eCommerceNews Australia - Technology news for digital commerce decision-makers
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Digital commerce fraud: What it is and how to stop it
Tue, 31st May 2022
FYI, this story is more than a year old

Australia is the eleventh largest eCommerce market in the world, and revenue is predicted to reach USD 32.3 billion by 2024. This represents a year on year increase of 15.5 per cent.

New Zealand, with a population of just 4.5 million, is the 46th largest eCommerce market globally, with a value of USD4.6 billion in 2021. This was a 15 per cent increase in sales from the previous year.

This spike continues a trend that first accelerated during the pandemic as the world turned to online shopping. The businesses that not only survived but prospered during shutdowns were those that quickly pivoted their business models to support digital commerce.

Unfortunately, the rising popularity of digital commerce has also brought a wave of online fraud to businesses everywhere. Bad actors follow the money trail, and, right now, digital commerce is at the epicentre.

There are three common types of fraud that retailers should be aware of: card testing, account takeover and chargeback.

Recognising digital commerce fraud 

Card testing fraud

With card testing fraud, the fraudster illegally obtains credit card numbers. Typically, fraudsters will obtain these numbers by stealing them directly or purchasing them from the dark web.

Card testing fraud starts with smaller ‘test' transactions. The fraudster will attempt smaller purchases with each card number to determine which ones are valid without drawing too much attention. Smaller purchases also help determine the limits on each of the credit cards.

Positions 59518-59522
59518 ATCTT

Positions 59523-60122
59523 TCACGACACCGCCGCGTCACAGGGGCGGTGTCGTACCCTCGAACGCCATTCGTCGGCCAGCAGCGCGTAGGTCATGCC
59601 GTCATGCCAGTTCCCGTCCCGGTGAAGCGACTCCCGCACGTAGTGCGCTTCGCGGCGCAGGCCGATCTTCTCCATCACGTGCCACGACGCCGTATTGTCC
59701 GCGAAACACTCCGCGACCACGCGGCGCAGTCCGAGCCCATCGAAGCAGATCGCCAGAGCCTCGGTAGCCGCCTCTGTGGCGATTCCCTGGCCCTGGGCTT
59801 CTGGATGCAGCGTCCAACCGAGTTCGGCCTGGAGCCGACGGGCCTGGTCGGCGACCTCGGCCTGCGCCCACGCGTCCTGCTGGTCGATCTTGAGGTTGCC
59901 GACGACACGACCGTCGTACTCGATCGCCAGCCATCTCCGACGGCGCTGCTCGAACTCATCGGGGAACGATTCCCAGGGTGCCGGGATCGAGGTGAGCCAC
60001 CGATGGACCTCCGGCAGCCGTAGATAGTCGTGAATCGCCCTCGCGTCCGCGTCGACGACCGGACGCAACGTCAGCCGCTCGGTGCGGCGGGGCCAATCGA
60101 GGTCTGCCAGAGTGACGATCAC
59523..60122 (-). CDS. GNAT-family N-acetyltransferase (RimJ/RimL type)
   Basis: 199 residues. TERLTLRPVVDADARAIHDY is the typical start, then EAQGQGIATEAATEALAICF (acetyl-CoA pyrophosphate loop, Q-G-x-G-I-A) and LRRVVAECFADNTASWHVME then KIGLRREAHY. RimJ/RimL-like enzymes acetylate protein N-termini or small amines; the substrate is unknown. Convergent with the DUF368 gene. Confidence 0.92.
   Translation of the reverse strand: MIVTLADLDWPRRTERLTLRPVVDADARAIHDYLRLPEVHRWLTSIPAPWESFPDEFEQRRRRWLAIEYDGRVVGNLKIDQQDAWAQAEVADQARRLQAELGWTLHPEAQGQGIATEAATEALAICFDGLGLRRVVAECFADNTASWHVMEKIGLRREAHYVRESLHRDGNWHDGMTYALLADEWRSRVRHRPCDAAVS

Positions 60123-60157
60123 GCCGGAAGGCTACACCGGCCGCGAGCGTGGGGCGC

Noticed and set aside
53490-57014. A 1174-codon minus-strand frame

After initial testing, fraudsters begin making larger purchases. By the time many merchants discover what's happened, the fraudster has made several large purchases.

Account takeover fraud

Bad actors have a variety of methods they can use to gain access to customer accounts. Purchasing stolen passwords and security codes, obtaining customer info from the web, and implementing phishing schemes are just some of the tactics at their disposal.

Once the account has been taken over, fraudsters are now “the customer,” allowing them to:

  • Change account details
  • Make purchases
  • Withdraw funds (if this functionality is present)
  • Access other accounts owned by the user

Account takeover fraud is essentially a form of identity theft.

Once a customer's account details are compromised, that relationship with the vendor is effectively over. Furthermore, account takeover fraud tends to be highly reported by the media, so any breaches will have a significant negative effect on the company's goodwill and credibility. This makes account takeover activity one of the most damaging forms of eCommerce fraud.

Chargeback fraud

Chargeback fraud occurs when a customer purchases a product or service and then contacts their credit card company to void the purchase, resulting in a “chargeback.

Chargeback fraud also holds some extra levels of complexity because, in certain circumstances, it can result from a legitimate purchase simply not being recognised by the customer.

This particular case is often called “friendly fraud.” Friendly fraud is no less detrimental to merchants, though, and can still have a negative impact on both the business and the customer relationship.

Some fraudsters intentionally commit chargeback fraud by abusing company policies to get items for free, knowing the purchase will be refunded to their credit card.

Chargebacks cost companies big in multiple ways, including:

  • Chargeback fees
  • Lost merchandise
  • Shipping costs
  • Penalties and administrative costs
  • Banking fines

While it's important to stay on top of the fraud trends, it's even more important to approve all legitimate shoppers. While the loss of revenue from fraud is $1, the loss in revenue from false declines is $30. The most reliable way to protect a business is with a digital commerce trust platform that not only identifies and prevents fraud, but actually optimises the customer buying experience.

An effective, automated solution will allow the company to approve more legitimate transactions and avoid false declines, which will have a significant effect on the bottom line.